Thursday, January 31, 2013

Woke up in Brooklyn.

Early on the overcast morning of the third of September last year I woke up disoriented, stretched, and looked around me, feeling like a stranger in a strange land. If I'd sniffed the air a little, I probably would have detected the faint hints of bread baking nearby, of tacos and tortas and fresh coffee brewing, of Italian and Romanian and Nepalese and Senegalese food intermingling, and slices of the best pizza in the country cooling on racks. All that, however, was still ahead of me. It was a Monday, Labor Day. Exactly one day before that I had woken up as I had nearly every morning for thirty-one years, in my hometown, which was now a two thousand mile plane ride away.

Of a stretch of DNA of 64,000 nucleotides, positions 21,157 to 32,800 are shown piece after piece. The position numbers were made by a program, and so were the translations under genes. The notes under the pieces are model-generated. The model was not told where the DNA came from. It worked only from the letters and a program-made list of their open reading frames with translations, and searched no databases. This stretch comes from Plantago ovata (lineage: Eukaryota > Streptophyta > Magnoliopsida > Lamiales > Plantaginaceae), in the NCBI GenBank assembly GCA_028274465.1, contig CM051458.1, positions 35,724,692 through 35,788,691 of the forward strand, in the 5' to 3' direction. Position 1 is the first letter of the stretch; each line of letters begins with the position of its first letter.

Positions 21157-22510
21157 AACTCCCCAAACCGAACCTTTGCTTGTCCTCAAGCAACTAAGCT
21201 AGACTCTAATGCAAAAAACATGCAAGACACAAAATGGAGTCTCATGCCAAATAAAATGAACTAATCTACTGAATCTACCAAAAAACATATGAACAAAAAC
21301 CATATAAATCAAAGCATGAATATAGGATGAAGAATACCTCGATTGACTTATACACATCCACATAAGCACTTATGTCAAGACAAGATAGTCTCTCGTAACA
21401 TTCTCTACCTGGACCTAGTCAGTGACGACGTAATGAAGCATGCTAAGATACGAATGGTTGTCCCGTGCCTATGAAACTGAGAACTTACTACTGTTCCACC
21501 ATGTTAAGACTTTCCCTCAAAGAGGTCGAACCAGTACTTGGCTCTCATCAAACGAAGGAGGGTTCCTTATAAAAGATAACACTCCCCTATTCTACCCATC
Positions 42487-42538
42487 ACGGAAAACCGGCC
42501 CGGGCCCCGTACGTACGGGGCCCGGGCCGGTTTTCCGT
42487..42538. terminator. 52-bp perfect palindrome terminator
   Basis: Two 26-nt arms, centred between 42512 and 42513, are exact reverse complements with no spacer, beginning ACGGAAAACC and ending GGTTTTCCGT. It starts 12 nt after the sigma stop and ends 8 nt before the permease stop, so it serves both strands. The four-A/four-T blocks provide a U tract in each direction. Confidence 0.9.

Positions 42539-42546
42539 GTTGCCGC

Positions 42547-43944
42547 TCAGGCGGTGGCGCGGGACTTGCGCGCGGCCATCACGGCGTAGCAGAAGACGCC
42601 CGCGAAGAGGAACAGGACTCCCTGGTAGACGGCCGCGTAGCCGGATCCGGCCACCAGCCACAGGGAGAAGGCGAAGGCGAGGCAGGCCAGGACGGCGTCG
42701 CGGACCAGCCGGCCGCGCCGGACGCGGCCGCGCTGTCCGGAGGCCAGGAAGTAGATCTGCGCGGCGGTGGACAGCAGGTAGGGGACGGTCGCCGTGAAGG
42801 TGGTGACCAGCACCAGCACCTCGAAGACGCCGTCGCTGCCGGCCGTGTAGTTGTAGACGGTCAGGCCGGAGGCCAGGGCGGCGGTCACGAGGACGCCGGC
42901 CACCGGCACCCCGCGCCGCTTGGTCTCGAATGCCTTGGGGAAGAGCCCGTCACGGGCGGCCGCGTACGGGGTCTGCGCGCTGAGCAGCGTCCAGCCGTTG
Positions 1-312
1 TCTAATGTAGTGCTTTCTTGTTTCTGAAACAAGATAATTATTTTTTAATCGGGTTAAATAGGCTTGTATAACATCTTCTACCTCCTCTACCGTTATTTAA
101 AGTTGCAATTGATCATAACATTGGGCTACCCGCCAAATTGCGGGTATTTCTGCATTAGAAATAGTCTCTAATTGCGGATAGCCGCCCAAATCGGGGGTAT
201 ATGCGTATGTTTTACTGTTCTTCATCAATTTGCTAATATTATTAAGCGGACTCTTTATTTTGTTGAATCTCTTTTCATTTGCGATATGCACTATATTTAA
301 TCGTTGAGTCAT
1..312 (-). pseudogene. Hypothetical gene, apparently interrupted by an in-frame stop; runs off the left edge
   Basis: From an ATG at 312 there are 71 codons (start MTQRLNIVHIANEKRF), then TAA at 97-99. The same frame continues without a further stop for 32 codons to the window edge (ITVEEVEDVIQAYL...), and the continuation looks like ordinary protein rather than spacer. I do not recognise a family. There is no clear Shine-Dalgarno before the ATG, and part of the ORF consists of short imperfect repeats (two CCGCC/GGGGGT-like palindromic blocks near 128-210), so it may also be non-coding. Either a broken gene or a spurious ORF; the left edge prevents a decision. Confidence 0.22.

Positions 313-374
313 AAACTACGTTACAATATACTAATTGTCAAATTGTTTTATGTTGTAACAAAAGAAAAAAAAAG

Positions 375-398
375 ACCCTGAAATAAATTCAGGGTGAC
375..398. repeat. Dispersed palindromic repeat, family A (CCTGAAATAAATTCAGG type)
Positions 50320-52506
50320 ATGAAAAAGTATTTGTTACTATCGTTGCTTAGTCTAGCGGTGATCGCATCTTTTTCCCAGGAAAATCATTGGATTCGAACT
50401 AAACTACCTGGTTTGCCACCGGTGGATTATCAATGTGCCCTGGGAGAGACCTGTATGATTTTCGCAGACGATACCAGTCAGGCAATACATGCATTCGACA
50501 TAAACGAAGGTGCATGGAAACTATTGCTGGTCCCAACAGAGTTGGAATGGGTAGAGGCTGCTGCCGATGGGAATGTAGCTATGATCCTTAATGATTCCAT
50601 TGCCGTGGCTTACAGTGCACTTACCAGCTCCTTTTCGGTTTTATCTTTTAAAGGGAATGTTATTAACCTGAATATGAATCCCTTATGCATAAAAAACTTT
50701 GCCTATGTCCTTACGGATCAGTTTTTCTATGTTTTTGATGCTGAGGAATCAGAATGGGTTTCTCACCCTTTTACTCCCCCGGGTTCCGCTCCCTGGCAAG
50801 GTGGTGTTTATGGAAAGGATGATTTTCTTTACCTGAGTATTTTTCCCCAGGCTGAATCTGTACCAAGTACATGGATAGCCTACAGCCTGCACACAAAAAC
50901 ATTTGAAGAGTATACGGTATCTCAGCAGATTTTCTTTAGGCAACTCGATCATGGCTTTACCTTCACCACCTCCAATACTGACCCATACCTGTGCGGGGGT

But now I lived in New York City.

There's an old New York state lottery slogan, a well-worn classic that goes 'All you need is a dollar and a dream!' and, having moved to the city with little more than a full suitcase and a bicycle, that was about all I had to work with. A dollar, a dream, and a really nice omelet pan. I was a bit unsteady, jobless and terrified and exhilarated and eager. Anxious to make my fifth-floor perch above the noisy avenue below start to feel like home, I did what I can always be counted on to do. I started cooking.

And suddenly, Brooklyn was home.

[I'd love to show you an actual photo of the actual first thing I produced in my new kitchen, but to be totally honest it was probably a bowl of cold cereal, so pretend with me, all right?]